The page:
Banks achieve 86% growth in profits


Pakistan’s banks listed on the stock market have reported an outstanding growth of 86% in their net profit in the year ended December 2023, boosting total earnings to a record high of Rs572 billion amid a higher interest rate season in the country.

The banks have managed to achieve a record high profit despite economic slowdown and underperforming industrial activities in the country.

In a brief commentary, Topline Securities’ research analyst Sunny Kumar said, “This profit was primarily driven by a significant jump in net interest income (NII) amid high interest rates and balance sheet growth.”

In US dollar terms, listed banks’ profit was up 36% to $2 billion in 2023 compared to 2022.

In a recent report, Arif Habib Limited’s economist Sana Tawfik said that almost all the listed banks have recorded their historic high profits during the calendar year 2023.

“In calendar year 2023, the banking sector in the listed space witnessed significant profits (i.e., 86% year-on-year) driven mainly by policy rate hikes of 600 basis points coupled with volumetric growth in deposits (over 24% in 2023 compared to 2022),” she said.

The net profits were also “supported by 21% lower provisioning (bad loans or non-performing loans) and 16% higher non-interest income during the year.”

However, with rates likely to have peaked, she foresees the onset of a monetary easing cycle in the ongoing first half of 2024, leading to a decline in rates, down from the current record high of 22%.

ReadBank financing hits record high

Despite the projected decline in sector net interest margins in the latter part of the ongoing calendar year 2024 due to a likely reversal in monetary policy stance (interest rate cut), AHL’s optimism regarding the overall profitability outlook remains unwavering.

“We find several mitigating factors supporting this positive sentiment, including the lagged re-pricing of assets versus funding cost, potential expansion of the balance sheet, sustained support from non-interest income, reduced inflationary pressure mitigating operating expenses, and the opportunity to realise capital gains on the fixed PIB (Pakistan Investment Bonds) portfolio. We expect the sector’s near-term earnings to maintain strength, with full-year CY24 earnings growth estimated at 12%.”

However, it is important to note potential challenges such as the implementation of IFRS-9 and the possibility of Non-Performing Loan (NPLs/bad loans) accretion exceeding projections, which could dampen the overall financial performance of the sector, she said.


Last week, Moody’s Investors Service upgraded Pakistan’s banking sector outlook to stable (Caa3) from negative, believing the financial institutions’ solid profitability and stable funding and liquidity provide an adequate buffer to withstand the country’s macroeconomic challenges and political turmoil.

It, however, raised a serious concern on banks lending depositor money mostly to the government under the provided high-interest rate and high inflation scenario, leaving a little chunk of the funding for the private sector, which remains the engine of economic growth in the country.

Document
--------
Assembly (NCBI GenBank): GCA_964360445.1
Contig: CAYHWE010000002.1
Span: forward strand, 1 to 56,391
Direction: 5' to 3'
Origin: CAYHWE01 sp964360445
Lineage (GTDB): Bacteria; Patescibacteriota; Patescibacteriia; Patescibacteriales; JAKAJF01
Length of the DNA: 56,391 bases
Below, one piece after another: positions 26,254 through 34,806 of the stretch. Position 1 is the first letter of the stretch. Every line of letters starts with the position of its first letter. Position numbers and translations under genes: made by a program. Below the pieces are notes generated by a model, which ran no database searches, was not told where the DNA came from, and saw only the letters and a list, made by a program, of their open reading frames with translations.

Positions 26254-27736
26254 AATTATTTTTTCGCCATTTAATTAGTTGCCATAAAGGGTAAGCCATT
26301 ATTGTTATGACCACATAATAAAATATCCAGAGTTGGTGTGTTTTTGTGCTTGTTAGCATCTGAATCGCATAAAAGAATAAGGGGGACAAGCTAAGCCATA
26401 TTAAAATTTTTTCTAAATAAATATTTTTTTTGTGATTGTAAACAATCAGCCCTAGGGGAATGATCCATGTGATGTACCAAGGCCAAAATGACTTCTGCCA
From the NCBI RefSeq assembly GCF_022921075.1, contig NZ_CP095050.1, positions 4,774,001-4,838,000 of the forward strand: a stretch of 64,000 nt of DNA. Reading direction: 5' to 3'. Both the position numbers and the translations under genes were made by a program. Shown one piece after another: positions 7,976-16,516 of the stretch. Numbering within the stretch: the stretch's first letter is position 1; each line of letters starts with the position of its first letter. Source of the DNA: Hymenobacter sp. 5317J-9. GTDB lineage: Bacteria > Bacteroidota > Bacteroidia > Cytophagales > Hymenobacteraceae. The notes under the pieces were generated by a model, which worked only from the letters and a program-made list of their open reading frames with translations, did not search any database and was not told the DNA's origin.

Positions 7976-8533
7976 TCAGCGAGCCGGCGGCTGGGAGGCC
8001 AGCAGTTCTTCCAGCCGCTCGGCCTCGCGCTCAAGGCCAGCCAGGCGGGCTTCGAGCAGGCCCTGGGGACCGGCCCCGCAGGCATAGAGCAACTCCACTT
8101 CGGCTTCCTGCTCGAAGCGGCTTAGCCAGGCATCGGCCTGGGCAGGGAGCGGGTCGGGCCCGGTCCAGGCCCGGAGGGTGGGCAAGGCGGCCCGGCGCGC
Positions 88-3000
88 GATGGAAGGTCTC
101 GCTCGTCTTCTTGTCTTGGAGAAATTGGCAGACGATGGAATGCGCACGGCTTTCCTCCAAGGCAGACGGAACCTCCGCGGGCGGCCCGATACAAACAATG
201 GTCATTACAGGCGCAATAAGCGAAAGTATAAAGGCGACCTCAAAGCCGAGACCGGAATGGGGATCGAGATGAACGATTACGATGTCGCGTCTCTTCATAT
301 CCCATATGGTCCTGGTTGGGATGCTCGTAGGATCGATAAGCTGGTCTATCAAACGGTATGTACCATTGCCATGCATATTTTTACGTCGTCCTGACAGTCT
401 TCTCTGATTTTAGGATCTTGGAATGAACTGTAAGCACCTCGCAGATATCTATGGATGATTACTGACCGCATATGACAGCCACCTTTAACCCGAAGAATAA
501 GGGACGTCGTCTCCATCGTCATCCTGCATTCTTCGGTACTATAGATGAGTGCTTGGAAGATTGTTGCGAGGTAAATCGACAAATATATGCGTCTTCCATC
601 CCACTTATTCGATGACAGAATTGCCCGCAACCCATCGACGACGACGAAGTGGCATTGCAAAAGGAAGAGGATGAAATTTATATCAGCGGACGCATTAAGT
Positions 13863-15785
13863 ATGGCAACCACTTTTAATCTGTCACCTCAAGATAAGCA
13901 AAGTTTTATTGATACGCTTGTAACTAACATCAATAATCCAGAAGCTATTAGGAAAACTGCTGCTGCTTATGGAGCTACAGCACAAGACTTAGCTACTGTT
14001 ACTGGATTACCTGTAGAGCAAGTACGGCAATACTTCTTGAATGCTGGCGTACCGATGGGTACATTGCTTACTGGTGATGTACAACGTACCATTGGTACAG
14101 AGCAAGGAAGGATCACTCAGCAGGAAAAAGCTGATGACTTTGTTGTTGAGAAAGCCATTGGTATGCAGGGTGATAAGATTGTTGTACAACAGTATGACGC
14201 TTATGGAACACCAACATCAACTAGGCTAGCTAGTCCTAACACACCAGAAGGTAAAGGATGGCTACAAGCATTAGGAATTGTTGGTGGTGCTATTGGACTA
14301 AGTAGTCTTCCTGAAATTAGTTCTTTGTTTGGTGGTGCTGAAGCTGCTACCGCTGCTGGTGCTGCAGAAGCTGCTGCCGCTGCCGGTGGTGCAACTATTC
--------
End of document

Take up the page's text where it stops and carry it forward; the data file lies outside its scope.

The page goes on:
“High-interest rates and inflation will continue to curb private-sector spending and investment. Furthermore, banks are financing the sovereign’s wide fiscal deficits, leaving little space to lend to the real economy.”

Pakistani banks remain highly exposed to the government via large holdings of government securities that amount to around half of total banking assets, which links their credit strength to that of the sovereign.

Government securities account for 51% of Pakistani banks’ total assets and around nine times their equity.

Deepening financial inclusion and remittances from non-resident Pakistanis are broadening domestic deposit inflows. Banks are mainly deposit-funded, with customer deposits accounting for 58% of total assets as of September 2023, and have very low reliance on more volatile market funding (5.6% of tangible assets as of December 2022) given limited access to international debt markets.

AHL expert Tawfik further said that in 2023 the banking sector demonstrated an outstanding performance, achieving remarkable milestones that surpassed previous records. One of the key highlights was the substantial increase in dividends, which surged by an impressive 84% compared to the previous year.

Resultantly, this exceptional price performance led to the banking sector outpacing the Pakistan Stock Exchange (KSE100 index), with a whopping 85% return compared to the index’s 55% during 2023.

Customer deposits at banks grew 21% in the past one year to Rs27.54 trillion in January 2024 compared to Rs22.75 trillion in the same month of last year.

Bank deposits grew for two major reasons – conversion of workers’ remittances into Pakistani rupees and soaring government debt taken from local banks. Both transactions are shown in deposits. The local relatives of overseas Pakistanis who send funds back home deposit them in banks.

The government borrowed from banks for deficit financing, but the money continued to remain parked in banks, which inflated the deposit size.

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